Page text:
In the present invention, the antenna 20 can be a combination transmission/reception antenna, or only a reception antenna. If the antenna 20 only performs reception, an additional auxiliary transmission antenna 30 should be provided. In this case, the auxiliary transmission antenna 30 must transmit over an area overlapping with the detection regions 28 a 28 b 28 c.

FIG. 2 illustrates the present antenna structure in operation reading RFID tags 34 traveling along a conveyor belt 32. The RFID tags 34 are disposed on containers 36 traveling along the conveyor belt 32. The RFID tags 34 emit RF pulses 36 in response to interrogation signals from the dipole antenna 20 or from the auxiliary antenna 30. The RF response pulses 36 are received by the dipole antenna 20 when the RFID tags 34 move through the detection regions 28 a 28 b 28 c. Hence, when RFID response pulses 36 are received by the dipole antenna, it is known that an RFID tag is located within one of the detection regions 28 a 28 b 28 c.

FIG. 3 a shows a graph of RFID tag signal return rate versus time for a single RFID tag 34 moving along the conveyor belt 32 at a constant speed. The RFID tag signal is received during intervals 38 a 38 b 38 c. Intervals 38 a 38 b 38 c occur when the RFID tag 34 is aligned with windows 26 a 26 b 26 c. Hence, the large window 26 a produces a long interval 38 a of RFID tag signal reception, and the small window 26 c produces a short interval 26 c of RFID tag signal reception. With proper calibration, the duration of the intervals 38 a 38 b 38 c can be used to determine the speed of the conveyor belt. Interpolation between the intervals 38 a 38 b 38 c can be used to determine the position of the RFID tag 34 on the conveyor belt.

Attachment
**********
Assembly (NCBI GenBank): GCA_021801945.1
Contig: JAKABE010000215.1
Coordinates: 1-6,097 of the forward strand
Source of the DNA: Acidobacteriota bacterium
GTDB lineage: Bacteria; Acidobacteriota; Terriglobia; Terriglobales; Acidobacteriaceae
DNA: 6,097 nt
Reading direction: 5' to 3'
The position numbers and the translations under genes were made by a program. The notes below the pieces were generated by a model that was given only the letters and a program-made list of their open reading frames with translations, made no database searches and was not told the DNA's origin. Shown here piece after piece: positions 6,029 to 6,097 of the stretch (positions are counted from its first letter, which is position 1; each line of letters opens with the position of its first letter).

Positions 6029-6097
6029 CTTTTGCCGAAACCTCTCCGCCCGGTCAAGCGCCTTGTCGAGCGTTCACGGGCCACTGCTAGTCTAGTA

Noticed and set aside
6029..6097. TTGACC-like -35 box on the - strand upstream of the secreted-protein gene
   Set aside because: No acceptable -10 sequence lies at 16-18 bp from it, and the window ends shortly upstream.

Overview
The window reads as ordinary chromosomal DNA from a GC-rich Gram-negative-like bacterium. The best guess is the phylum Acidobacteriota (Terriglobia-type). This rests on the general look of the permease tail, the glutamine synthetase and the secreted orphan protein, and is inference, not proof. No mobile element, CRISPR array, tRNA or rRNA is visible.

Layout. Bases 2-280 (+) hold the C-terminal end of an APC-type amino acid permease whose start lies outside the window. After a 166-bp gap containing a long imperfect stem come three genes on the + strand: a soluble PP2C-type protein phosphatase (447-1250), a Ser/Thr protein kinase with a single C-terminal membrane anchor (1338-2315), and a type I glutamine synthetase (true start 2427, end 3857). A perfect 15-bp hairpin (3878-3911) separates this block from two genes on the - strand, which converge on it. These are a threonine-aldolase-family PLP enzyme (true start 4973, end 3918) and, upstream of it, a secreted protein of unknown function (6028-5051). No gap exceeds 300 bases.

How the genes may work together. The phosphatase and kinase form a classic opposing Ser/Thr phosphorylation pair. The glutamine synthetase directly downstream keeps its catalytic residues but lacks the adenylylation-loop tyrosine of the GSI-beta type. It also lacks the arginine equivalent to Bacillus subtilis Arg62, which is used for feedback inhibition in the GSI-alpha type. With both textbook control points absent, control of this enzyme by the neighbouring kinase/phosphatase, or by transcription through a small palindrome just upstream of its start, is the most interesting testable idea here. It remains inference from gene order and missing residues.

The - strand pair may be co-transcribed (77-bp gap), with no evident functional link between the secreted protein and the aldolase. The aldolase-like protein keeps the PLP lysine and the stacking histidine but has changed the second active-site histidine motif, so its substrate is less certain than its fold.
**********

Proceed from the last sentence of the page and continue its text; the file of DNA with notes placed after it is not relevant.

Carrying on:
Additionally, the direction of the RFID tag 34 movement can be determined from the RFID tag signals. Specifically, since the long interval 38 a occurs before the short interval 38 c in FIG. 3 a, it is known that the RFID tag 34 is moving from left to right. For example, FIG. 3 b shows a plot of RFID tag signal return rate for the case of an RFID tag moving from right to left on the conveyor belt 32.

It is important to note that the speed of an RFID tag can be determined if the attenuator 24 has only one window 26, and the RFID tag is moving along a known path. In this case, the speed is determined by the duration of an interval 38. A short interval indicates high speed movement; a long interval indicates low speed movement.

In order to determine RFID tag speed and position accurately, it is best to calibrate the antenna system with independently determined speed and position information.